Clair Godfroy, Ainé.  Serial #657

Clair Godfroy, Ainé. Serial #657

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808

Clair Godfroy, Ainé

Paris, France

Stamp: Engraved on all joints: CLAIR/ GODFROY AINÉ/ (script) Breveté/ (gothic) Paris/657.

Comments: Every one of the very few remaining Godfroy cylinder flutes is of great historical importance. In our ongoing inventory of known Godfroy cylinder flutes, begun many years ago, fewer than 40 flutes are known or reported (certainly others exist or have changed hands, but we are not aware of them). Scholars generally credit Louis Lot as the presiding genius at Godfroy's shop, especially in the designing of keywork and mechanism for the Boehm flutes. This belief is largely based on conjecture resulting from Boehm's friendship with Lot, and Lot's subsequent success after leaving Godfroy's. Nonetheless, the Godfroy silver flutes continued to be absolutely beautiful instruments after Lot's departure in 1855, and numerous tools for building silver flutes were part of the inventories at Godfroy's over the years. We believe some genius remained at Godfroy's after Lot, and the exact artistic decisions that led up to building these beautiful flutes has not yet been completely identified by hand. Furthermore, this instrument shows great originality in the side G#. Either our dating is way off, or this is one of the very first flutes with the completed side G# key. As a player, this instrument possesses a rare, rich and compelling purity of tone.

Material: This extraordinary flute is made of silver, with blue steel springs. Pad washers on plateau keys appear to be silver; on open keys the pad grommets are gold colored. Head cork adjuster of beautiful threaded wood, covered in ornately engraved silver; one of these early Godfroy flutes' most attractive parts.

System: This extremely rare silver flute is the fully completed French Model in use to this day, minus only the Bb trill. The side G# was perfected, and this would seem to be the highest reaches of the silver flute of the time. This instrument was made just as the Boehm flute was becoming accepted at the Conservatoire. Toneholes appear to be of uniform size. No B trill. Lipplate chimney with lower flange only. Embouchure measures 12.2x10.2 mm., and is cut at a bit less than 7 degrees. C foot. The cork screw threads, by the way, are cut with the same thread as Louis Lot #218. The Godfroy stem is a bit wider than the Lot's, so the Godfroy crown screws all the way down the Lot stem, but not vice-versa.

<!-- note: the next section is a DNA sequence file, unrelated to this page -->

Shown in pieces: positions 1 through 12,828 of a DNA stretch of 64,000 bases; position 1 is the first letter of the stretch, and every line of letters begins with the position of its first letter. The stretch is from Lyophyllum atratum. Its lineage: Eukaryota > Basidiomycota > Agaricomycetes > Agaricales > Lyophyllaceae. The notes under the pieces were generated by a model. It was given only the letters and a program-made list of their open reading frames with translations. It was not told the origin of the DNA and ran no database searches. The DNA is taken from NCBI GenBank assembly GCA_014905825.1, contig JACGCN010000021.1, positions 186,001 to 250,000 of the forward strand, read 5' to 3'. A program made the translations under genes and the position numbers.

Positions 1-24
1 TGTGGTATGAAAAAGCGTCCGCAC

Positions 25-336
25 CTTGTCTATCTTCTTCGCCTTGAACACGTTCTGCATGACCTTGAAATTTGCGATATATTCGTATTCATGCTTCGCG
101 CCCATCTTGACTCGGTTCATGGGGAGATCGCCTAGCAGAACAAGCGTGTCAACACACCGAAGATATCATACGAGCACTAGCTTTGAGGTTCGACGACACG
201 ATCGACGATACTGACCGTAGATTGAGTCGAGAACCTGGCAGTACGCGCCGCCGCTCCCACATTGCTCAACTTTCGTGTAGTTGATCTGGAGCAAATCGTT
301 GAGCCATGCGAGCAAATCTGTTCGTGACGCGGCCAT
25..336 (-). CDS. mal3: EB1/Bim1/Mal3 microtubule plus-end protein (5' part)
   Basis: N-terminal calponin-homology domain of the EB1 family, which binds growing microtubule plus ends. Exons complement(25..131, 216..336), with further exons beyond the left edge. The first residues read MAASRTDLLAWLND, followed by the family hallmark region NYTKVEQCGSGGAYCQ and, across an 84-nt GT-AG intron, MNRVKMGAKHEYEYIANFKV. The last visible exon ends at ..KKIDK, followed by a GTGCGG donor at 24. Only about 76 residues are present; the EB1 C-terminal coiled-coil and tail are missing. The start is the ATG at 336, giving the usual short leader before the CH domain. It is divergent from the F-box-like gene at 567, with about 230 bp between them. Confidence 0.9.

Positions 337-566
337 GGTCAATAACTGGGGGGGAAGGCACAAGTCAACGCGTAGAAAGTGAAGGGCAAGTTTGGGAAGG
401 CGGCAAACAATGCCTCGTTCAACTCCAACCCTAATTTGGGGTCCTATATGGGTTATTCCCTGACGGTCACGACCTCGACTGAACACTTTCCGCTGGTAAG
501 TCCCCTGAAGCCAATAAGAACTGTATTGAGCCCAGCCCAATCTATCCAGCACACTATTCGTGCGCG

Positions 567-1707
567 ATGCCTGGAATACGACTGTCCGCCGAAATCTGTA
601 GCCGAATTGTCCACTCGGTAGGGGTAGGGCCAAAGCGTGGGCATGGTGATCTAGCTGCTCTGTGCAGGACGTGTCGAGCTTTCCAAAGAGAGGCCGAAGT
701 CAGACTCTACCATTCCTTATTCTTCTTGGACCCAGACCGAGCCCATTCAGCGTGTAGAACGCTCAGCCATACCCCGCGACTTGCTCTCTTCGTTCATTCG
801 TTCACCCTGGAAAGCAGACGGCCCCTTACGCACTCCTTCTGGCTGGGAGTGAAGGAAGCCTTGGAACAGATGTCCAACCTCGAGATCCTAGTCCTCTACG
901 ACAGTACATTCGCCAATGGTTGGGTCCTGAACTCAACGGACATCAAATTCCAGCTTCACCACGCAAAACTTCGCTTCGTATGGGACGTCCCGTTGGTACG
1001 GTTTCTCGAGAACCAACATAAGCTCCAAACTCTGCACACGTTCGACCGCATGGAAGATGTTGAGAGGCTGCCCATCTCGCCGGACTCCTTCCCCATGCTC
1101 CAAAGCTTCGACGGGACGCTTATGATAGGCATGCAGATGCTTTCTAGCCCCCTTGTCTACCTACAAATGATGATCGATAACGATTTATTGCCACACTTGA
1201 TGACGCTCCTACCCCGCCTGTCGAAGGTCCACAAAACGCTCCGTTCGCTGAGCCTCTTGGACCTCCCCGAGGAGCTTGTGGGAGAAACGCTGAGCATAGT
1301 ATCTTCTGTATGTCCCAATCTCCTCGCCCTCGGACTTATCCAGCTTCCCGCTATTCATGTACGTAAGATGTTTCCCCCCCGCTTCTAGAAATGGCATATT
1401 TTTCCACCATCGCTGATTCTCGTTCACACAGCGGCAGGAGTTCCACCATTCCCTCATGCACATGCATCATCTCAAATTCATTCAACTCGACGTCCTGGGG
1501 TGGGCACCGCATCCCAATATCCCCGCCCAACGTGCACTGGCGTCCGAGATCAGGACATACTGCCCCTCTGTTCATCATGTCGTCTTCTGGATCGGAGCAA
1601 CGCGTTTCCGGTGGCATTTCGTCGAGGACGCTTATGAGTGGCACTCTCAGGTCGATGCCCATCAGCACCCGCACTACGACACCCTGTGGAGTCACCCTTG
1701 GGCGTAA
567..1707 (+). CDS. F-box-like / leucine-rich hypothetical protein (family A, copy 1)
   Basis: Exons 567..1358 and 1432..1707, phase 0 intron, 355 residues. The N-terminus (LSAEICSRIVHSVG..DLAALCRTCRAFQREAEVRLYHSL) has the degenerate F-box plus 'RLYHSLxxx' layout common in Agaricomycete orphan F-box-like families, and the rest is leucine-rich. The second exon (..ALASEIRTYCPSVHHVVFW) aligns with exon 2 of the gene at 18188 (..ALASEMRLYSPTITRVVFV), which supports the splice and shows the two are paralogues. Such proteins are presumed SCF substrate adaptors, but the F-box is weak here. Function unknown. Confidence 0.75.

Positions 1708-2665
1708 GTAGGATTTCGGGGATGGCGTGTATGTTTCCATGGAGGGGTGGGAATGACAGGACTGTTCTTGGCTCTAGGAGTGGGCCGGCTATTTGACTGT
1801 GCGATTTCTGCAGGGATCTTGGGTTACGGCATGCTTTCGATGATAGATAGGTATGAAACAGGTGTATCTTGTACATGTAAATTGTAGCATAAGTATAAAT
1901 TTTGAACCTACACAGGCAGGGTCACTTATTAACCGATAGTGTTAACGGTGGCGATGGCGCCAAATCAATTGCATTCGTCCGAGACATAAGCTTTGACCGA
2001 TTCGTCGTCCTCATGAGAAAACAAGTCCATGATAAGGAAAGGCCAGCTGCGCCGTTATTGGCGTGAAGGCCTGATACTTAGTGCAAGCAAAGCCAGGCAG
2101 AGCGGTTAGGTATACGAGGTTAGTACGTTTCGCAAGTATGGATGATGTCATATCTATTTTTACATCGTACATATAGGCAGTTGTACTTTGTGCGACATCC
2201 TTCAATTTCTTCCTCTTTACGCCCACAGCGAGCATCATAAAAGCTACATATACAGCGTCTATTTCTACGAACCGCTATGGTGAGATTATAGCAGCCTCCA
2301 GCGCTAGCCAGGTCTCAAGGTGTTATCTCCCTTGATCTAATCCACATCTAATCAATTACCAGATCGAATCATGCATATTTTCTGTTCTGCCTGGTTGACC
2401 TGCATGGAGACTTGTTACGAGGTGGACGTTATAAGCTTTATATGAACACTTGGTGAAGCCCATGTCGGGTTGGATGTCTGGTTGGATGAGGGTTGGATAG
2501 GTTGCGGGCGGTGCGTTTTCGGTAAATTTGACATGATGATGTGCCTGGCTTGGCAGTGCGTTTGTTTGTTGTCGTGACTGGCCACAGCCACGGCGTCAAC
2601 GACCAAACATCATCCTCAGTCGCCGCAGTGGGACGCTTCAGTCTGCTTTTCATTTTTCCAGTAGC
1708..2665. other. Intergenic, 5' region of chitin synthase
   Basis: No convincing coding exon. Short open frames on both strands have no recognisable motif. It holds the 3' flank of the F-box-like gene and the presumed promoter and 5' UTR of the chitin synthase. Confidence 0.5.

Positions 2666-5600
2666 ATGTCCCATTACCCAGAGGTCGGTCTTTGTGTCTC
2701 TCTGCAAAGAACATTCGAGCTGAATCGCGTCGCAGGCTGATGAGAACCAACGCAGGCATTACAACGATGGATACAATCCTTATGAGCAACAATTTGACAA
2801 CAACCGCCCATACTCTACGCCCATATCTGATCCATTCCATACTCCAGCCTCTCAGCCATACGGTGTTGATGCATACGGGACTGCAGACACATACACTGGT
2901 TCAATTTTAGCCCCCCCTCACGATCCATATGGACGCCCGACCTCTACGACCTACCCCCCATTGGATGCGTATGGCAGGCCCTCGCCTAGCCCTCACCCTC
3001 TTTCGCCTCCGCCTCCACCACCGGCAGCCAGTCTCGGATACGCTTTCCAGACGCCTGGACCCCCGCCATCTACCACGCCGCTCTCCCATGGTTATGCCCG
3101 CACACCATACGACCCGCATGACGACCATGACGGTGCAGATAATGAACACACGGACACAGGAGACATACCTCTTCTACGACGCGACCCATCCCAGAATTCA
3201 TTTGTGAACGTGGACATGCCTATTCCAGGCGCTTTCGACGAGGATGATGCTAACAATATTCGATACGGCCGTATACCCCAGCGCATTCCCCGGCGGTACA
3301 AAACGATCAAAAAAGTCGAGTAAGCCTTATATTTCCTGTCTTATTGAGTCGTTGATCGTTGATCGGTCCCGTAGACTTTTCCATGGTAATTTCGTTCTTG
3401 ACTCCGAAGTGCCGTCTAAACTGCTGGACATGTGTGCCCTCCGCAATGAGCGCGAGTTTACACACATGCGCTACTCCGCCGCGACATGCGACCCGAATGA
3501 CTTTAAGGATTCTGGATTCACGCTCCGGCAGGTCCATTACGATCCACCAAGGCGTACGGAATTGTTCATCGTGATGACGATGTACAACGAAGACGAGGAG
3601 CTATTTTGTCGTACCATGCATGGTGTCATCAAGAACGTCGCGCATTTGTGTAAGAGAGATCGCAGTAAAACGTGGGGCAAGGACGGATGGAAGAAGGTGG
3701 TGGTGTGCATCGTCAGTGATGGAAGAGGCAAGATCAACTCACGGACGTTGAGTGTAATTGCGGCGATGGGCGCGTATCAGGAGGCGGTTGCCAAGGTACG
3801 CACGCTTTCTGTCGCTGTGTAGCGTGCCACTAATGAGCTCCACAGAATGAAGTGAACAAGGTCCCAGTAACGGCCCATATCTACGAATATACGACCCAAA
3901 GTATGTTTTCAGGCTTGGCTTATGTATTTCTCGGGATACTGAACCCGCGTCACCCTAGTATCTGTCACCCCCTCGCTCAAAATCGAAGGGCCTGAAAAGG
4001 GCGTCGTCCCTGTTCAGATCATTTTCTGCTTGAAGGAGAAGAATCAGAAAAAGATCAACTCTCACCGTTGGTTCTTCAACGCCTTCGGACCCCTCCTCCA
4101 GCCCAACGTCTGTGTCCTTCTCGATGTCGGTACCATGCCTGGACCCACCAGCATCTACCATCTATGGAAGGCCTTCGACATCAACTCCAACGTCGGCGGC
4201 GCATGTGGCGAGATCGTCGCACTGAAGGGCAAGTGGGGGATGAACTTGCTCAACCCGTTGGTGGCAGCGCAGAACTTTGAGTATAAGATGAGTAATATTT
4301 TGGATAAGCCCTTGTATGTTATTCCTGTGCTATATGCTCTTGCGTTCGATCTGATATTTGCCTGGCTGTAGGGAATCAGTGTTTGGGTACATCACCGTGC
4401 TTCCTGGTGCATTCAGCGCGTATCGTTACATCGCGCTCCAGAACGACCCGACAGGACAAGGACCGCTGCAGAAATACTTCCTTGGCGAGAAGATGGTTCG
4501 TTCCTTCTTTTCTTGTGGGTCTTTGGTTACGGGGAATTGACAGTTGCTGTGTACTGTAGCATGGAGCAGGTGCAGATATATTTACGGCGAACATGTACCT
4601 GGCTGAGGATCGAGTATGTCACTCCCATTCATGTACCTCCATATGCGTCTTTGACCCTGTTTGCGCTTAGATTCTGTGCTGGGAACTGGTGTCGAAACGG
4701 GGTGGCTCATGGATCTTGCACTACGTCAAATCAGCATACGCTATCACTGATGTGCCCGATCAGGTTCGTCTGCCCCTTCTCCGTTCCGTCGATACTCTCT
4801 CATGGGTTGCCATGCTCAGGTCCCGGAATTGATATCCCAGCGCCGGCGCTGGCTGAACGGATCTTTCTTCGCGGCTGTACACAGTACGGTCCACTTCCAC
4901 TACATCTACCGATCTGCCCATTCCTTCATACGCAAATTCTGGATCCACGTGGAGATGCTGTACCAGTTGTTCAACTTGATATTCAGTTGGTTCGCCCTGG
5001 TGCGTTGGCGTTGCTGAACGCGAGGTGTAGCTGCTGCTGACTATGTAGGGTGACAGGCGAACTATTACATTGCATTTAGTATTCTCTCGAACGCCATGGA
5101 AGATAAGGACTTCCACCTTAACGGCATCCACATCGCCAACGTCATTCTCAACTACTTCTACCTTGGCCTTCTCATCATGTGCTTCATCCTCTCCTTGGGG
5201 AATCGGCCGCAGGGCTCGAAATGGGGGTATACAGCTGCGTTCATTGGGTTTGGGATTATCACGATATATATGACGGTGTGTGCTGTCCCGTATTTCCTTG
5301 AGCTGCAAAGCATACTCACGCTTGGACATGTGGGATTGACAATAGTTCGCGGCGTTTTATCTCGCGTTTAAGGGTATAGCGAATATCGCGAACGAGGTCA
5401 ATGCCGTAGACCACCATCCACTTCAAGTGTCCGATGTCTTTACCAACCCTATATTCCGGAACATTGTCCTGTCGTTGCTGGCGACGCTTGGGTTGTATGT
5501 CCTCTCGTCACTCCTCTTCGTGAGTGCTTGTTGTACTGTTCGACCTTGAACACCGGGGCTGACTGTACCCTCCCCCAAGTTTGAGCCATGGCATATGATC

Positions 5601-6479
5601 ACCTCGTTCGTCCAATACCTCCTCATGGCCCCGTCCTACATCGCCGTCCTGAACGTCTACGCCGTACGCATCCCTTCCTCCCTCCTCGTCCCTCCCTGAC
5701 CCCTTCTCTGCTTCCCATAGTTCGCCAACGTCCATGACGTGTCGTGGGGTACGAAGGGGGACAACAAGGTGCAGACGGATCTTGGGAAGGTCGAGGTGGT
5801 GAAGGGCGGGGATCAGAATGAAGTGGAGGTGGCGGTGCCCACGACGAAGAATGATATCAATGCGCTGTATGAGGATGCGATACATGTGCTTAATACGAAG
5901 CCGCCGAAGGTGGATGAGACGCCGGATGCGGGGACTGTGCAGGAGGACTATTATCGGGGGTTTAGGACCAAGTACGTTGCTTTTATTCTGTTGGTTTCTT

Condition: Overall, this flute is in practically mint condition. Slight wear from use is visible on the keys, especially on the F key. The lower footjoint hole has been resoldered. The embouchure may have been buffed over at the edges, but is unlikely to have been cut. Apparently a little oval plaque, possibly of gold, was attached to the barrel, but has come off or been removed. There may be a little patch in the silver at the top of the headjoint. There is little or no play in the mechanism. This flute is in its original case and is in near perfect original condition.

Pitch: Seems pitched c. A=440.

Sounding Length: Sounding length 60.6 cm. Scale length 22.7 cm.

Measurements: Embouchure 12.2 x 10.2 mm. Angle <7 degrees. Chimney 4.9 mm. Scale 227.mm

Weight: 352

Case: In original case, which is labeled : Clair GODFROY ainé BREVETÉ A Paris. No date on case.

Sorry, Sold.

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Photographs (click to enlarge):

Such an ornamented Capital evokes classical traditions, merging this new flute with the glorious past.
Such an ornamented Capital evokes classical traditions, merging this new flute with the glorious past.
Right hand mechanism, showing the completed design of Lot and Godfroy, made with the exquisite workmanship of the Godfroy shop.
Right hand mechanism, showing the completed design of Lot and Godfroy, made with the exquisite workmanship of the Godfroy shop.
The left hand mechanism shows absolute maturity and artistry in the design.  The very delicate, whisperingly pointed G# touch at the left is followed by keys with just a hint of fullness to the curves.
The left hand mechanism shows absolute maturity and artistry in the design. The very delicate, whisperingly pointed G# touch at the left is followed by keys with just a hint of fullness to the curves.